Deportation, self-harm and police violence: how the EU is condemning refugees to death

Riot police, with faces masked, pelt peaceful protesters with stones. A refugee in t-shirt and shorts slides down a loose scree slope and places his hands upon his head, only for the police to fall upon him and batter him with boots and batons.  Another protester, already handcuffed, is kicked to the ground by a mob of police. In Moria prison camp and across Lesvos, the same border regime which condemns the alleged “barbarism” of refugees is lashing out with medieval brutality.

Yet police violence is only the bluntest weapon used by the EU and the Greek authorities as they exercise arbitrary power over the lives of our refugee friends. Even more than the refugee left unconscious and bleeding for four hours after a police beating, the brave human rights activists currently on hunger strike inside and out of Moria embody the maltreatment of refugees on Lesvos.

The hunger strikers slowly starve, denied access to basic medical care and shading closer to death on a daily basis. Likewise, refugees trapped on Lesvos to rot for 12 months or more are seeing conditions and care provision deteriorate week by week. The only question is whether an epidemic of self-harm and suicide bids will claim them before they fall victim to frequent and brutal waves of deportation.

Broken bones and arbitrary arrests

The assaults – bravely captured on camera by refugee activists inside Moria –  clearly depict the way the EU is abusing these vulnerable individuals. Following protests against the lack of action on the cases of refugees from certain countries, riot police forced the demonstrators inside the camp and closed the gates.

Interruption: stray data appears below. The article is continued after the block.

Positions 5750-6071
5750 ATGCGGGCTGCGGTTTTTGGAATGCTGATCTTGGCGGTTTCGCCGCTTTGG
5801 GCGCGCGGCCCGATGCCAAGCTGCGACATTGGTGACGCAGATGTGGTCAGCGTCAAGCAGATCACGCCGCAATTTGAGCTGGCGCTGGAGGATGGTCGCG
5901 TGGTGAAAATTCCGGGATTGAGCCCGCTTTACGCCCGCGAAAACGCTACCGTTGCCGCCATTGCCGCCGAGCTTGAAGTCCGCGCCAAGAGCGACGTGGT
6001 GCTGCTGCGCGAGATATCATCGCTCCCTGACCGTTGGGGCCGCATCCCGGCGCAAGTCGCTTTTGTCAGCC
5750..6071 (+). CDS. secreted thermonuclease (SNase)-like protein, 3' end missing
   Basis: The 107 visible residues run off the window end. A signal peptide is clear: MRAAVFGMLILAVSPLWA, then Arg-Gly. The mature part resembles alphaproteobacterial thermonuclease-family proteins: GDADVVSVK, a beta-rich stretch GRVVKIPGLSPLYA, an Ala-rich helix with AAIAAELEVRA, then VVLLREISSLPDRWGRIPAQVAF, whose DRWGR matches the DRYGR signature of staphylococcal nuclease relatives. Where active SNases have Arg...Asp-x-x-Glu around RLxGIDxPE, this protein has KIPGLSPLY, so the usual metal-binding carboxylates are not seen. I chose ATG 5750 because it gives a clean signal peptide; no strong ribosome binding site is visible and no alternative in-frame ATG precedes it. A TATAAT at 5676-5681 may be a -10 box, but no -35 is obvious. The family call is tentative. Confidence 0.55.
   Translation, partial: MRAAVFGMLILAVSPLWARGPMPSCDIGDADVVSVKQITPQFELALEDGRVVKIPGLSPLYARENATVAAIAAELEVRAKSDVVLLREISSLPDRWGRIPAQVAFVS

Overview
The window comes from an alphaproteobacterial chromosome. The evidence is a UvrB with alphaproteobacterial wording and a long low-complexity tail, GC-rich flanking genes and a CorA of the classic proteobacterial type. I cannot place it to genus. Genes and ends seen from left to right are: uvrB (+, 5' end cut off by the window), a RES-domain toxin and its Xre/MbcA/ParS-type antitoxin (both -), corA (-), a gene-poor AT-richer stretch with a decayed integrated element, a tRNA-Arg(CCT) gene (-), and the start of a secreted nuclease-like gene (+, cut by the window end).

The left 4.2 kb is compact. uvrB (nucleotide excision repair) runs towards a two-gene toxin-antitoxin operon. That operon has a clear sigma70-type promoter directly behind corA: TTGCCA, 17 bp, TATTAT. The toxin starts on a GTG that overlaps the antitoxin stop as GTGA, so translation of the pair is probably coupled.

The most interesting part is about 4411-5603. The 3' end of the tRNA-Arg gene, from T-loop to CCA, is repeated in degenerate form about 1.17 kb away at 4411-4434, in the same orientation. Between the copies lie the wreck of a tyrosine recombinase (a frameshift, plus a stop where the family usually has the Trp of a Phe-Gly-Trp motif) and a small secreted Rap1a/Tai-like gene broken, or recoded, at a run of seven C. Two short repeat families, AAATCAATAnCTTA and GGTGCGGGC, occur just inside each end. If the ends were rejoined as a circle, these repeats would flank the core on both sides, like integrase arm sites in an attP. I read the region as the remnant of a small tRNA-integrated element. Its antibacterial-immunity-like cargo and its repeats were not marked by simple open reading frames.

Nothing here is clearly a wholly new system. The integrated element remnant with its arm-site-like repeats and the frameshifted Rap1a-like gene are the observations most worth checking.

Several new squads of riot police have been freshly imported from Athens, to crack down on dissent and round up refugees for deportation. They roamed through the camp alongside their compatriots from Lesvos, arresting at random anyone who seemed to share the protesters’ ethnic background. Covering their faces to avoid identification, they wielded rocks and batons and fired teargas canisters at point-blank range.

Victims were spat upon, subjected to racist abuse (such as “Stupid African”), stamped on by groups of ten or more cops, and beaten inside the police station. Some were dragged out of the boxes where they sleep, having remained inside for the duration of the protest, beaten and arrested. Pregnant women were manhandled. You can read more testimonies here.

One victim lost consciousness after the assaults, waking up four hours later in hospital in critical condition. He was bodily dragged to the prison van by police, leaving him with wounds all over his body. Others spent up to six days in jail awaiting pre-trial hearing without access to a doctor. A comrade newly arrived to the island said the sight of the ‘suspects’ arriving to court, splattered in blood and still with open wounds, could only be compared to centuries-old woodcuts depicting the victims of slave traders.

Lawyers were likewise repeatedly denied access to the 35 arrestees. The majority have already been dispersed in handcuffs and tattered clothes to prisons all over Greece, to languish for a year or more until their case is heard – given the near-total lack of evidence against them, the prosecutors are likely to delay their trials for as long as possible.

On top of their ongoing asylum claims, they now face a minimum of €1300 each in legal fees, compounded by long-term isolation from their friends and family – and from their lawyers. We are working with Greek comrades to build a legal and financial solidarity network and will let you know how you can help the ‘Lesvos 35’ soon. We stood in solidarity with them outside the courthouse and will not let them be forgotten.

Self-harm and death by drowning